As regular readers know, many of us here at Godspace love gardens, and enjoy partnering with God in the process of helping nature bloom and thrive in our small plots of land. For a disabled person like me, unable to do any real gardening, my limited time outside has taken on a different form. It started as a seed of contemplation a few years ago, became a love of photography, and then both those things sprouted into a daily blog and thence into the leaves of a paperback book.
I spent some time each day prayerfully considering something I’d seen in a garden, mostly in the tiny one at the back of our rented home, or in my parent’s larger one when I went to stay, thinking about what it spoke to us of its creator. I found the most magical truths came out of these times: scriptural metaphors, such as a sparrow swooping under the watchful eye of God, or the clothing of lilies in splendour; scientific discoveries, like the fact that a snail can rebuild its shell when it is broken, or that a shield bug goes through several different instars or incarnations before reaching adulthood, and most of all, deep, resonating wonder at the sheer inventiveness and beauty all around us. Previously unconsidered items like compost heaps and barbecues, hoses and bird droppings, became food for thought and meditation. To my surprise, they yielded still more fruit for pondering.
I began to write them down, one source of inspiration each day. I loved creating poetic prose to go alongside my photographs of nature, and felt God prompting me to continue and to keep digging deeper in his rich soil. The results of my labour were not your usual gardening fare; no vegetables, herbs or flowerbeds sprang up. Instead, a book of 365 meditations was germinating. After roping in photographer friends and searching painstakingly through copyright free sites to make sure each entry had an apposite image to accompany it, the job of editing, pruning and proofreading began. After several years’ work, this Garden of God’s Heart is now ready to be picked off the shelf, and eaten with glee.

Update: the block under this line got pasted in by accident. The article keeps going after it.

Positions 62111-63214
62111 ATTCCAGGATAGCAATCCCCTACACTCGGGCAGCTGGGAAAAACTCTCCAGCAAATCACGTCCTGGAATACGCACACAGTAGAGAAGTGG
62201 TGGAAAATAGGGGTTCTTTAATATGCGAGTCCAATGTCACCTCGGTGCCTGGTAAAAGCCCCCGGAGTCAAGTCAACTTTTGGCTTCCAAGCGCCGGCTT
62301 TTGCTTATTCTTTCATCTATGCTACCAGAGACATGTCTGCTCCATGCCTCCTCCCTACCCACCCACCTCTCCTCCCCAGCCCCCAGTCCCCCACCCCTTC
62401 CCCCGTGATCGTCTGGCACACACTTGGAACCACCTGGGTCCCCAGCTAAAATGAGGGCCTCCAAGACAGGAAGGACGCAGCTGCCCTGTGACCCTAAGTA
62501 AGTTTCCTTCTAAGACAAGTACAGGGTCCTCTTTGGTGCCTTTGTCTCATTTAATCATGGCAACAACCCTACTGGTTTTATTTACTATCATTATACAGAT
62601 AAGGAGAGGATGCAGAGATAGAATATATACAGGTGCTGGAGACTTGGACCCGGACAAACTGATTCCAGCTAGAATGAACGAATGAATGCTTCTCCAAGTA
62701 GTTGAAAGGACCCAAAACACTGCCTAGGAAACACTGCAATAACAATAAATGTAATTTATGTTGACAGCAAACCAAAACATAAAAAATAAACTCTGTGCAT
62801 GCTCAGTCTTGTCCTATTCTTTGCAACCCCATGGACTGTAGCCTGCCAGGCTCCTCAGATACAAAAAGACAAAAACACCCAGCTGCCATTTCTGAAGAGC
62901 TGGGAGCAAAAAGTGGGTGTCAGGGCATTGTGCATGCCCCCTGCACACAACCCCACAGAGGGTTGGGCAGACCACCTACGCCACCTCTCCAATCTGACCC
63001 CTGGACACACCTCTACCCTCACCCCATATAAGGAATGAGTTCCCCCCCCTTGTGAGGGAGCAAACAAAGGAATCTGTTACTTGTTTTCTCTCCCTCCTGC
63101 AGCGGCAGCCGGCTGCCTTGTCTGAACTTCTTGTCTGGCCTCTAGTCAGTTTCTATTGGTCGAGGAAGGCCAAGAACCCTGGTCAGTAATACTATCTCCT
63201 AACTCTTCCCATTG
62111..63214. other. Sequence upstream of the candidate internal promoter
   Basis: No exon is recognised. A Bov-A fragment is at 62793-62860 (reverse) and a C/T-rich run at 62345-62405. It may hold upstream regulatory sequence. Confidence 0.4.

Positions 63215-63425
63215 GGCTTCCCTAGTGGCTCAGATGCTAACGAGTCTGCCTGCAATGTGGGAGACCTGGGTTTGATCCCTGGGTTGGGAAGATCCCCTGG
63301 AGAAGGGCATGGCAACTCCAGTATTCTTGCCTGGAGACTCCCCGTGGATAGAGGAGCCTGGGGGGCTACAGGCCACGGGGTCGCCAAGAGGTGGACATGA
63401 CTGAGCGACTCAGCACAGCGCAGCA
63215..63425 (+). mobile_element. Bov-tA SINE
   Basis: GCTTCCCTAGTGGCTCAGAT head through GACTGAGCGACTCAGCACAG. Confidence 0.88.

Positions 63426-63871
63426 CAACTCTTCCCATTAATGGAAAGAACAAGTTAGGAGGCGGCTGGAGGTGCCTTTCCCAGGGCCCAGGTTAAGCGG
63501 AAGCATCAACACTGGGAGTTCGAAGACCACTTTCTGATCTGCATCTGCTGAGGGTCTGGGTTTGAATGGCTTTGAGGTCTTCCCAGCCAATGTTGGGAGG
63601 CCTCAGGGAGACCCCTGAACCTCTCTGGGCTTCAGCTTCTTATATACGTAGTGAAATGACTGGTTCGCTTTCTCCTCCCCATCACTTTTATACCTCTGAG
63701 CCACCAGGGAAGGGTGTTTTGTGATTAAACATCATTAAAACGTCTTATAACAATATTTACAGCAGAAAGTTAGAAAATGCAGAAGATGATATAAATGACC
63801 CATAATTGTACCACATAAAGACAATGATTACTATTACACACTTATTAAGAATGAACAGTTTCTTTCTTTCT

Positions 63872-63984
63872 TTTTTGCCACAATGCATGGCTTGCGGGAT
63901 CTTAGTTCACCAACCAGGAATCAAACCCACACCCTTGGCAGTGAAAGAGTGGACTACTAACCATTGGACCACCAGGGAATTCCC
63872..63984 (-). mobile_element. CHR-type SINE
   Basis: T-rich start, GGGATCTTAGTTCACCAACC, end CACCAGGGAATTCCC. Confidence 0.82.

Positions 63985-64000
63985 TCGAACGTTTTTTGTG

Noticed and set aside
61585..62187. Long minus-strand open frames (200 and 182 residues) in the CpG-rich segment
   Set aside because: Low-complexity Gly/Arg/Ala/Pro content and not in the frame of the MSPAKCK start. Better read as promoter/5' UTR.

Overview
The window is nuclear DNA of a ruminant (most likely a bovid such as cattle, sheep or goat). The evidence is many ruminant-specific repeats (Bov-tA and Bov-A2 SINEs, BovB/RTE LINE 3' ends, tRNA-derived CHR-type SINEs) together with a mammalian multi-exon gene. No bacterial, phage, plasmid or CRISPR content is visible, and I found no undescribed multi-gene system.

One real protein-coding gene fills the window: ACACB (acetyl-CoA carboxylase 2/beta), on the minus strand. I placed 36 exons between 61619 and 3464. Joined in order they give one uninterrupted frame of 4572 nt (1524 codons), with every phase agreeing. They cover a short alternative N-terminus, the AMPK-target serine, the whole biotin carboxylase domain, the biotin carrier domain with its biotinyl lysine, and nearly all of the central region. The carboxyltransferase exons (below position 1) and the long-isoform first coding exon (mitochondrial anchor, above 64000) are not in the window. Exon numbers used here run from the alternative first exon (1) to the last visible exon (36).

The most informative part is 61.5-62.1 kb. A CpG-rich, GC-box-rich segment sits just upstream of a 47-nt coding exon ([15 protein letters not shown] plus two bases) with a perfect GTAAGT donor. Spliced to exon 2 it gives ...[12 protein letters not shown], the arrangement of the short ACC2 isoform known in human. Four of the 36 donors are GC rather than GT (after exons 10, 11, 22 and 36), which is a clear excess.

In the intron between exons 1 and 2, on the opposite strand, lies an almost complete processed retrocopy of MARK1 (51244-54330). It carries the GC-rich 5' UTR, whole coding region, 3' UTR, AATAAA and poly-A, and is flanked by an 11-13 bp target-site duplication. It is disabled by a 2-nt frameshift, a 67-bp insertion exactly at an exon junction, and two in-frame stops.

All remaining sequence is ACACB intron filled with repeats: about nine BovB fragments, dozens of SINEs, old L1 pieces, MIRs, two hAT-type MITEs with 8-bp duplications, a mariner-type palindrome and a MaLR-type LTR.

I hope very much that readers will savour the words and pictures that can take them through a whole year of devotions, and find it is a treasure trove of a book, saturated with love for God and all his creations, including the smallest and most overlooked things, right in front of our noses. I hope too you will enjoy this little taster….
Day Sixteen: Ladybird
The scarlet and the black, your priestly cloak holds tight to cased layers of petticoat-wings, made of the finest dark lace. Your Catholic credentials borne further aloft by your association with Our Lady and the holy names you carry: our Good Lord’s wee beastie (lieveheersbeestje), Moses’ little cow, little messiah, Lady’s bird. Wrapped in Mary’s red cloak and decorated by her seven sorrows, you fall from a thorny crown of rose briars like a drop of blood shed for us.
A Cardinal, crimson carrier of insect incense, you waft cheerfully up and away like a hovering brooch; terror of the aphid, protector of the rose, defender of the faith, leopard of the garden skies, emblem of my early childhood reading, friendly-faced defier of fire in nursery rhymes, up, up and away you zoom, my imagination soaring with you.
Extract from Garden of God’s Heart by Keren Dibbens-Wyatt, photo by kfjmiller on morguefile.com
“Garden of God’s Heart is a delightful collection of meditations from an English country garden. I love Keren’s poetic prose which invites us into the contemplation of God’s beautiful creation in fresh and insightful ways. Each phrase holds treasures of understanding that lingered on my tongue and in my thoughts, beckoning me to dig deeper and enter the Garden of God’s Heart. A refreshing and enjoyable book, not just for those who love gardens, but anyone whose senses are stirred by the fragrance of a flower or the beauty of a tree. ”
Christine Sine, author of “To Garden with God,” contemplative and gardener.
Garden of God’s Heart has a Foreword by Jen Rees Larcombe, is published by Migiwa Press and is available to buy at Amazon, Lulu and Barnes & Noble.